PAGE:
Molecular Neurobiology

, Volume 45, Issue 2, pp 234–246 | Cite as

Collapsin Response Mediator Proteins Regulate Neuronal Development and Plasticity by Switching Their Phosphorylation Status

  • Naoya Yamashita
  • Yoshio GoshimaEmail author


Collapsin response mediator protein (CRMP) was originally identified as a molecule involved in semaphorin3A signaling. CRMPs are now known to consist of five homologous cytosolic proteins, CRMP1–5. All of them are phosphorylated and highly expressed in the developing and adult nervous system. In vitro experiments have clearly demonstrated that CRMPs play important roles in neuronal development and maturation through the regulation of their phosphorylation. Several recent knockout mice studies have revealed in vivo roles of CRMPs in neuronal migration, neuronal network formation, synapse formation, synaptic plasticity, and neuronal diseases. Dynamic spatiotemporal regulation of phosphorylation status of CRMPs is involved in many aspects of neuronal development.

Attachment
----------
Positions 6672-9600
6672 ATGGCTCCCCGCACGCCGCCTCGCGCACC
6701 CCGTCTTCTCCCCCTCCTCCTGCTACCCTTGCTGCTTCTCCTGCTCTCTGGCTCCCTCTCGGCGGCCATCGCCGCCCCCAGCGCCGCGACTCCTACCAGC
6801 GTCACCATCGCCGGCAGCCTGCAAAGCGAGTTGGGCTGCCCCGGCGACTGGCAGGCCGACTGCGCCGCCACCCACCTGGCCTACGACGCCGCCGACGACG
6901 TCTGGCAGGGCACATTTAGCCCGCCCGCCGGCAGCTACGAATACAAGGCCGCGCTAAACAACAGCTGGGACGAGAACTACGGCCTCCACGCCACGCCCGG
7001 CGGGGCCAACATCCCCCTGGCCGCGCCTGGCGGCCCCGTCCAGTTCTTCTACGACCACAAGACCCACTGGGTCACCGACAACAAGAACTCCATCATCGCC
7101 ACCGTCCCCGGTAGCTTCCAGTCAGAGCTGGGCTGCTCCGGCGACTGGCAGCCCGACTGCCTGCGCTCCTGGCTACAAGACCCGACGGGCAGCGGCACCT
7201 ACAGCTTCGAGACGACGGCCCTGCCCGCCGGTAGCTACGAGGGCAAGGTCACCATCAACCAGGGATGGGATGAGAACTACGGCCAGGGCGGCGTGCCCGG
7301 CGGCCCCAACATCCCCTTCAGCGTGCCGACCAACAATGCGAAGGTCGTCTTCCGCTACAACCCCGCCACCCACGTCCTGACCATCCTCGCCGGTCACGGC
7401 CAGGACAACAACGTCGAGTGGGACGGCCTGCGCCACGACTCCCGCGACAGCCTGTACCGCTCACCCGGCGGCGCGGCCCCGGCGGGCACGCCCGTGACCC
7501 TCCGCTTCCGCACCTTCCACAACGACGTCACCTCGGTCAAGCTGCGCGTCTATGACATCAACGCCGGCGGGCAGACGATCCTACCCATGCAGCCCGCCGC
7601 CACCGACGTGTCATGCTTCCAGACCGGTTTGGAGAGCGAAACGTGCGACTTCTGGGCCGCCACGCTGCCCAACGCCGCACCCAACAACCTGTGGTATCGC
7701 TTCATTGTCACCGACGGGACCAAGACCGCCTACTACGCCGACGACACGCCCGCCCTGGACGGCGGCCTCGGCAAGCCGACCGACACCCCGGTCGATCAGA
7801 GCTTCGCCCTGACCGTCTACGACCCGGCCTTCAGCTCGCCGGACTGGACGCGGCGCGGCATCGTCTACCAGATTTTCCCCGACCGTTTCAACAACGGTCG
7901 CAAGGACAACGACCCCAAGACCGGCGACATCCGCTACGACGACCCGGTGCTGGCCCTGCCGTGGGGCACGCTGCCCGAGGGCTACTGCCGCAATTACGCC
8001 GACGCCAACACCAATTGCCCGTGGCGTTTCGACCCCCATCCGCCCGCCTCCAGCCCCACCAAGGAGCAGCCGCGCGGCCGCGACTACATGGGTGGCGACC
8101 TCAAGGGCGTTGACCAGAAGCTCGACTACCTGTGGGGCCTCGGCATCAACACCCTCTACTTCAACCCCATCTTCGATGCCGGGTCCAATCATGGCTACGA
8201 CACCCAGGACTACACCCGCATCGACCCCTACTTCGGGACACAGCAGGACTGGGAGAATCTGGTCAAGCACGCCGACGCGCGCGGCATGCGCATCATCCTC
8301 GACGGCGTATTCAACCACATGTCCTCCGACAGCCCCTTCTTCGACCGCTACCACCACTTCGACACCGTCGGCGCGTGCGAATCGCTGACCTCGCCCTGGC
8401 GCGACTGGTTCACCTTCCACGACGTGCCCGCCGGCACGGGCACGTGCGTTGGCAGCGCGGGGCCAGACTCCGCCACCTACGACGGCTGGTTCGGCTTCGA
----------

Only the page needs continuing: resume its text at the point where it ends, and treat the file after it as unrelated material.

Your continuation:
Collapsin response mediator protein Semaphorin Reelin BDNF Phosphorylation 



We thank Dr. Toshio Ohshima and all the members of the Department of Molecular Pharmacology and Neurobiology at Yokohama City University. We also thank Dr. Pappachan Kolattukudy, Dr. Jérôme Honnorat, Dr. Nicole Thomasset, and Dr. Masahiko Taniguchi for providing mutant mice and helpful discussion. This work was supported by CREST of JST (Y.G.), grants-in-aid for Scientific Research in a Priority Area from the Ministry of Education, Science, Sports and Culture (Y.G.), JSPS Research Fellowships for Young Scientists (N.Y.), JSPS 21st century COE program (N.Y. and Y.G), and the Yokohama Medical Foundation (N.Y., Y.G.).


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© Springer Science+Business Media, LLC 2012

Authors and Affiliations

  1. 1.Department of Molecular Pharmacology and NeurobiologyYokohama City University Graduate School of MedicineYokohamaJapan

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